The justification for using ‘coercive’ forms of treatment is often premised on the utilitarian notion that diverting and engaging illicit drug users into a therapeutic intervention as they come into contact with the CJS will contribute towards addressing a key amplifier of their offending behaviour. Exploiting the coercive potential of the justice system in this way can provide a powerful mechanism for encouraging or incentivising illicit drug users to engage in a therapeutic intervention (including diversion to forms of education, advice and/or assessment)– using a range of both positive and negative forms of reinforcement . Models in some jurisdictions draw explicitly upon constraint-based strategies which seek to remove or restrict opportunities for noncompliance by elevating the risk and severity of punishment. These constraint-based approaches can involve the use of formal controls such as drug testing, physical restraints like curfews and electronic tagging, or restrictions on associates and places to promote engagement and compliance. Sanctions such as fines and short spells of incarceration can also feature as constraint-based elements of ‘coerced’ treatment approaches. Hawaii’s Opportunity with Probation Enforcement (HOPE) programme and South Dakota’s 24/7 Sobriety Project are high-profile examples of such an approach.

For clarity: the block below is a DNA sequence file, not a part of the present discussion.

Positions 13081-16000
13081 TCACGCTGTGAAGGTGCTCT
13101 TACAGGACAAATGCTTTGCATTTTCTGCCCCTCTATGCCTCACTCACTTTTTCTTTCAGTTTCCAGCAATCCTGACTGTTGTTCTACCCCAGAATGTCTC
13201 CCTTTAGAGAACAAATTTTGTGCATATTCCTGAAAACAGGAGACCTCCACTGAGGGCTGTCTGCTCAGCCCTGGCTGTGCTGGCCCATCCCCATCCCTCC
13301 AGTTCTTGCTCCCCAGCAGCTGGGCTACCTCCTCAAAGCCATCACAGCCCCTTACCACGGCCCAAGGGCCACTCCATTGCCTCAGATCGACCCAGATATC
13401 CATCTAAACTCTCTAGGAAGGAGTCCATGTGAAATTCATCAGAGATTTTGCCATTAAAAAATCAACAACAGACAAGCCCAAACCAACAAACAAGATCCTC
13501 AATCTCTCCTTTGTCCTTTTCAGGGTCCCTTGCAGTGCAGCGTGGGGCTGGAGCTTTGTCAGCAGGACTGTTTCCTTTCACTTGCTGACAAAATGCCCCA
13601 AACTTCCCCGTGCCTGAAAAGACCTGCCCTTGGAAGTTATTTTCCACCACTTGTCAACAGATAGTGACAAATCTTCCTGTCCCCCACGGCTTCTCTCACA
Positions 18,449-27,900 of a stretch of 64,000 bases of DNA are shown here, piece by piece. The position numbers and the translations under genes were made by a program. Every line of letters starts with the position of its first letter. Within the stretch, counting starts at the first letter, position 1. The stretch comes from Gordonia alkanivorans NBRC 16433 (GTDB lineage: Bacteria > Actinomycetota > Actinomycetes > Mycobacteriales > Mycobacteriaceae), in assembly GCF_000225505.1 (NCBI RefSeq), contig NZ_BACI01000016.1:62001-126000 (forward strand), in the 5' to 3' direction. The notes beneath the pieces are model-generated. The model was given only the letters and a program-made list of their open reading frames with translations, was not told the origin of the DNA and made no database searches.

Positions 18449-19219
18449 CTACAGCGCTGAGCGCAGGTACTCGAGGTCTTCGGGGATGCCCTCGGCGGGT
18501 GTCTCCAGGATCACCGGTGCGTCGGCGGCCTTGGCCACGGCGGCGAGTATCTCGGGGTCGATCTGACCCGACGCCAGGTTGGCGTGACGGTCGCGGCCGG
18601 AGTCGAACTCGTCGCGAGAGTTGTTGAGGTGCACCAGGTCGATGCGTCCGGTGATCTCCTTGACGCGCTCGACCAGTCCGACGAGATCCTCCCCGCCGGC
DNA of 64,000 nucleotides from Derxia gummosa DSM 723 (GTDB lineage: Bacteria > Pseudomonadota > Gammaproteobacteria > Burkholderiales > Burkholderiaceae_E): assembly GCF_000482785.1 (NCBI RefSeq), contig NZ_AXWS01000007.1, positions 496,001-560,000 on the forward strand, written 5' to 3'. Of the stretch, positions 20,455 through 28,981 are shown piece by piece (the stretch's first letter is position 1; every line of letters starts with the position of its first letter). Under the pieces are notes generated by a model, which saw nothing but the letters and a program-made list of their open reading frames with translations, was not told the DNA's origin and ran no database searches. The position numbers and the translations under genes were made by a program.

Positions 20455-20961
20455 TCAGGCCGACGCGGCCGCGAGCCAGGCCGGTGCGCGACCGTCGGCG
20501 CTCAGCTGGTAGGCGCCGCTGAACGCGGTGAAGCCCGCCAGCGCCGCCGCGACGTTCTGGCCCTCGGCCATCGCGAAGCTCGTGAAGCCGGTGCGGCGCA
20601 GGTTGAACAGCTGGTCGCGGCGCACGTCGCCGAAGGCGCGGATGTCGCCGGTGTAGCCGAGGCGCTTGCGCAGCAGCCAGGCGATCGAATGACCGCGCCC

Posted on by Kelly Smith